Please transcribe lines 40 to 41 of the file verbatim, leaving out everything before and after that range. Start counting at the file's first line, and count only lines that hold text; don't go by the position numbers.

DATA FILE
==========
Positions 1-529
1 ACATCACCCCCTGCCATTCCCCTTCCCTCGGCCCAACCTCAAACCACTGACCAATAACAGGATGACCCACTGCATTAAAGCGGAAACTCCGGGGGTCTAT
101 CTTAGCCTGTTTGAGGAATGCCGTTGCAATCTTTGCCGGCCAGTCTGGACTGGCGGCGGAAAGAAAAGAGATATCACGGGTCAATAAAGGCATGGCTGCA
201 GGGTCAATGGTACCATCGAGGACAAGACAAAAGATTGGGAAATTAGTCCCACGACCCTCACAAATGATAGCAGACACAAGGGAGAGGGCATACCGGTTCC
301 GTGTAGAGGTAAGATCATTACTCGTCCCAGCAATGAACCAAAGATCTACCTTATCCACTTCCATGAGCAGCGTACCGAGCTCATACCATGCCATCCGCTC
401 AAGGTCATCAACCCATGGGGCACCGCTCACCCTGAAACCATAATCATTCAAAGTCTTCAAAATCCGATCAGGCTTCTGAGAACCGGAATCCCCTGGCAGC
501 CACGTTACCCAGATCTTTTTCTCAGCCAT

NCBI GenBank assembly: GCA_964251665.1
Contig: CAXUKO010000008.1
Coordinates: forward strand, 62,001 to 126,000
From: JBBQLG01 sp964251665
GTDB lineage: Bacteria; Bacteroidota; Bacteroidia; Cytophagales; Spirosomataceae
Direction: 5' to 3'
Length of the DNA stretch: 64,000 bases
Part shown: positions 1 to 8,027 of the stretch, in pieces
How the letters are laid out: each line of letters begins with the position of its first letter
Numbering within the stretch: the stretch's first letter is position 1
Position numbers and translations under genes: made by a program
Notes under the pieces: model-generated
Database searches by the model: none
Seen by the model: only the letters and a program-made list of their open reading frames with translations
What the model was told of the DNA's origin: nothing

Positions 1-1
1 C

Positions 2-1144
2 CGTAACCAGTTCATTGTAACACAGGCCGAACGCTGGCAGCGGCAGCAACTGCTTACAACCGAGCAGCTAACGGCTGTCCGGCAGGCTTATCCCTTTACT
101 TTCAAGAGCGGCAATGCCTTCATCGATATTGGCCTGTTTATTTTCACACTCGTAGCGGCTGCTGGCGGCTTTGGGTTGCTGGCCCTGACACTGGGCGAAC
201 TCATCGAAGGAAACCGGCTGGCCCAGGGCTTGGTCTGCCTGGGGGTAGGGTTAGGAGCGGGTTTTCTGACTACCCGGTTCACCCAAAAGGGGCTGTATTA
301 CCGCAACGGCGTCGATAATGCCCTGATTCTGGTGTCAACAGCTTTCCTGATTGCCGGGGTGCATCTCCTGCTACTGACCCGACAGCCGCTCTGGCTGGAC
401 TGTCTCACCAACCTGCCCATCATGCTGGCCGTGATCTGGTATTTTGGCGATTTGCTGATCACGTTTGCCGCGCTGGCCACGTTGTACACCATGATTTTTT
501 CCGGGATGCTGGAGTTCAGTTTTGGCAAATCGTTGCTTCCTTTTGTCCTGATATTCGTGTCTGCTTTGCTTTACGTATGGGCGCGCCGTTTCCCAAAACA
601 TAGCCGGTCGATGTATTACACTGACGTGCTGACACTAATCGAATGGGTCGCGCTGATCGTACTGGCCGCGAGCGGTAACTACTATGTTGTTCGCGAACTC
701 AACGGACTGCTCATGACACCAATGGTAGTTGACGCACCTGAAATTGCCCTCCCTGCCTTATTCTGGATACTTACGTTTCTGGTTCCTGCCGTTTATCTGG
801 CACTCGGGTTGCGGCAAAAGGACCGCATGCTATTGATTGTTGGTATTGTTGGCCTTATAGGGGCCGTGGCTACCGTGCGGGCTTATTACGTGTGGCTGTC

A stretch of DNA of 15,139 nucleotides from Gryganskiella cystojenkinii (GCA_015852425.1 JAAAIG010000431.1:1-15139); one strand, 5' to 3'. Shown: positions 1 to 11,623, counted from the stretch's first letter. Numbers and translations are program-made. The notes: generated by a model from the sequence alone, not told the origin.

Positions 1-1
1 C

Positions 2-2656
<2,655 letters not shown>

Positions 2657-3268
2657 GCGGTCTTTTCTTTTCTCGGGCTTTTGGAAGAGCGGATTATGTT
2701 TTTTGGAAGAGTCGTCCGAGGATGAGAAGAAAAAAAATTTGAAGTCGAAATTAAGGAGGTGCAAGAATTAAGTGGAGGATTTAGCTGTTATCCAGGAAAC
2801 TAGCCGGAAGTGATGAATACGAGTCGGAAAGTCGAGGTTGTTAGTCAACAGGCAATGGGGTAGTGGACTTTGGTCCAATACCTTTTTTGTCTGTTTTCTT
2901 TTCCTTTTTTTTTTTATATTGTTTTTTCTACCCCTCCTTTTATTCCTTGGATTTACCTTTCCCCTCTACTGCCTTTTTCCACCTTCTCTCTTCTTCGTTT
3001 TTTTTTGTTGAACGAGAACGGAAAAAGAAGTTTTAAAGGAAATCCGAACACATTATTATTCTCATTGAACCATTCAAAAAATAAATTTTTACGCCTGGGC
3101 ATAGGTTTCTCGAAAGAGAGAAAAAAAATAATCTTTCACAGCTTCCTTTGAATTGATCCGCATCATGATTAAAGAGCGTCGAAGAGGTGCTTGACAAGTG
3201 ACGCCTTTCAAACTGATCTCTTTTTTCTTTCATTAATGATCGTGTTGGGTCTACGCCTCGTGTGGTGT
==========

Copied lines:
Positions 2657-3268
2657 GCGGTCTTTTCTTTTCTCGGGCTTTTGGAAGAGCGGATTATGTT